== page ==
Thank you all for your wonderful comments, and keep the genius tips coming! If it weren't for Arathi, we might never have seen this gem.
Arathi February 22, 2012
Yay! Lovely article, Kristen! You are awesome.
KFS February 21, 2012
Tried this last night, it was wonderful. While mine didn't look as beautiful as the picture the flavour was amazing, everyone at the table commented on them
Amy E. February 20, 2012
Wow, this looks great. Makes me want to run out and get some burdock. And why is there no help for burdock, anyway? No lemon juice to keep it from turning brown? Great recipe and presentation. Thank you.
Kristen M. February 26, 2012
Amy, sorry I missed this question -- in my experience, burdock (like artichoke) starts to blacken as soon as it's exposed to air, but lemon does help slow it down.
CharlieR February 20, 2012
Hats off to Jerry!!

This is what I need all year round ............ lightened upped meals filled with nutrients and full of flavour!

So much healthier and delicious.

Thanks for sharing.

BoulderGalinTokyo February 20, 2012
Love the burdock in Japanese cooking, now I have a Western recipe too. Thank you!

FYI --Keep a large bowl of cold water on the side and as you slice the burdock root, place the ribbons in the water. The water will probably 'brown', just keep changing the water.
Joy (. February 20, 2012
Lovely dish! I've done zucchini noodles before, but never root vegetable noodles. Although we don't have a wide variety of root veggies here in Turkey, I can easily use carrots, turnips and celeriac for the dish. Afiyet olsun!
Joy (. February 20, 2012
Lovely dish! I've done zucchini noodles before, but never root vegetable noodles. Although we don't have a wide variety of root veggies here in Turkey, I can easily use carrots, turnips and celeriac for the dish. Afiyet olsun!
LeBec F. February 19, 2012
kitzer, i think you forgot the two little words>>Th_____- yo_

especially good to remember them after you correct someone's spelling.
Trillinchick February 19, 2012
Although we had a good-sized kitchen garden when I was a child, I don't remember root veggies (beyond potato, carrot), and have always feared the strength of turnips and rutabagas. For my Irish husband I learned how to make (but not love) "bubble and squeak" aka carrot and parsnips. This recipe for winter veggies allows me to use my training wheels first with the milder flavors - and without the ubiquitous "low sodium chick/veg broth" addition. The begs as noodles look enchanting enough that I could fool myself that I am consuming hard- core good stuff! I equally enjoy reading all my fellow cooks' comments, not something I usually "waste" time doing. Lastly, I just noticed your photograph. I wish it weren't so dark so that we could see the thus light of your genius ( unless you're moving toward NYT food critic status! ;-)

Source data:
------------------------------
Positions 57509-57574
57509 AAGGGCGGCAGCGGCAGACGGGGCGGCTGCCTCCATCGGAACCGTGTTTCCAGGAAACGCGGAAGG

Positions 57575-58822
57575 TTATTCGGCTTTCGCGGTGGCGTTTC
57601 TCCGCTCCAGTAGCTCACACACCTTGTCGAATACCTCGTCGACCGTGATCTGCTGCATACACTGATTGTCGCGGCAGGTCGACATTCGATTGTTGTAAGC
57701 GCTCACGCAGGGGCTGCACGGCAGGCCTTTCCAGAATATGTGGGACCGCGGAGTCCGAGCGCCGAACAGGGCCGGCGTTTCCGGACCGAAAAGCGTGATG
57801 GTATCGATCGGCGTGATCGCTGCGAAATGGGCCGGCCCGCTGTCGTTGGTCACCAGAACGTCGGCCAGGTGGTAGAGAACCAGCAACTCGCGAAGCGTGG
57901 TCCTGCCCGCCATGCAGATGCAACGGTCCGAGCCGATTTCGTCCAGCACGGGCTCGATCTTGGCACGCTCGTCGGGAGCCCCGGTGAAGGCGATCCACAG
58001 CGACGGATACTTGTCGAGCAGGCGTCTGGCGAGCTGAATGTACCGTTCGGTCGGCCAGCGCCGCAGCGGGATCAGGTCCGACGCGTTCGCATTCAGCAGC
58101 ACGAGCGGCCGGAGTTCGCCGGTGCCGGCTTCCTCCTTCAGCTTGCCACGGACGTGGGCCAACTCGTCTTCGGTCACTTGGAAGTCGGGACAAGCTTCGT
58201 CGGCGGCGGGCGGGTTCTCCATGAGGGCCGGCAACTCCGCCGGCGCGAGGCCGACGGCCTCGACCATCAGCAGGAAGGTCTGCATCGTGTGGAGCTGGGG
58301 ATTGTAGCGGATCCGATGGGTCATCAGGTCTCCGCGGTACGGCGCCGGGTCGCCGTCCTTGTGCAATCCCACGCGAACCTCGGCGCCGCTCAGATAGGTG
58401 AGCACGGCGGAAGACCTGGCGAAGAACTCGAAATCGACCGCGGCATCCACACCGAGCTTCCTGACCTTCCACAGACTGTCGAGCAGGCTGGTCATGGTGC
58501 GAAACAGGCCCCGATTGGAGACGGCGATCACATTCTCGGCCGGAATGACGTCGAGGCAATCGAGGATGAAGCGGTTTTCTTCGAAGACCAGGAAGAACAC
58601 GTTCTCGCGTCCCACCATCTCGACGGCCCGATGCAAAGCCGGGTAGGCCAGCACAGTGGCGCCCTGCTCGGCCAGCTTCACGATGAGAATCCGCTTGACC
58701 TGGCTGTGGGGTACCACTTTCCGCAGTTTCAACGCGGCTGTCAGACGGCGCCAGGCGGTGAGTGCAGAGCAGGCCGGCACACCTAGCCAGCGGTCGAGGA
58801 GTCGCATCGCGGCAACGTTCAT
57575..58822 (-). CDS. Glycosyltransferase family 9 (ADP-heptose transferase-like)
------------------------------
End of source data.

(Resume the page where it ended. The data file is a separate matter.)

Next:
Btw, Bon Appetit is great for asking for recipes on readers' behalf.
LeBec F. February 19, 2012
This concept should be in everybody's "How to cook with kids" and "how to get kids to eat their veggies" books and articles,yes?
LeBec F. February 19, 2012
hey, if Jerry throws in some walnuts, he could win the next sage walnut competition!( joke, joke...)
eat-drink-garden February 19, 2012
Thank you for sharing this wonderful recipe. It's perfect for us right now, in Santa Barbara, with a home garden full of root vegetables!
dinner A. February 19, 2012
I have Jerry Traunfeld's lovely book, and will be making this recipe soon after reading your article. I have made his Slow-Roasted Salmon with spring herb sauce which makes a wonderful winter diversion, tricking us into thinking it's spring.
Lazyretirementgirl February 19, 2012
I recently had a butternut squash "lasagne" with ribbons of squash used in lieu of noodles. It seems like a similar preparation. I wonder if you could track down a recipe for it? I have had no luck with google. Btw, I ate it at La Casa Sena in Santa Fe. Thanks!
lksugarman February 19, 2012
I just did a search of butternut squash lasagna and got results for Giada deLaurentiis, Martha Stewart, Ina Garten, etc., etc. (https://www.google.com/webhp?sourceid=chrome-instant&ie=UTF-8&ion=1#hl=en&gs_nf=1&tok=VxmMtp4a68uNmQPuDq417Q&cp=18&gs_id=7&xhr=t&q=butternut+squash+lasagna&pf=p&output=search&sclient=psy-ab&pbx=1&oq=butternut+squash+l&aq=0&aqi=g4&aql=&gs_sm=&gs_upl=&bav=on.2,or.r_gc.r_pw.r_cp.r_qf.,cf.osb&fp=7f381450be81b469&biw=1248&bih=679&ion=1)
Kerryloves2travel February 19, 2012
Great idea! Trying it tonight. Fun way to eat those winter root veggies! And so pretty won't miss the pasta.
Glutenfreecook February 19, 2012
I also had to create an account just to comment on this recipe and beautiful description. I love me the root veggies, too. I currently have a bowl full of said veg that I roasted in my frig. I will add this to my "try now" list. Thank you

chef B. February 19, 2012
When I 1st saw the pic I thought, wow I want some of those thick noodles with carrots....nut no noodles here. I love root vegetables. They are always welcome in my kitchen. Great recipe idea!
Anitalectric February 19, 2012
I want this RIGHT NOW!! Sounds nummy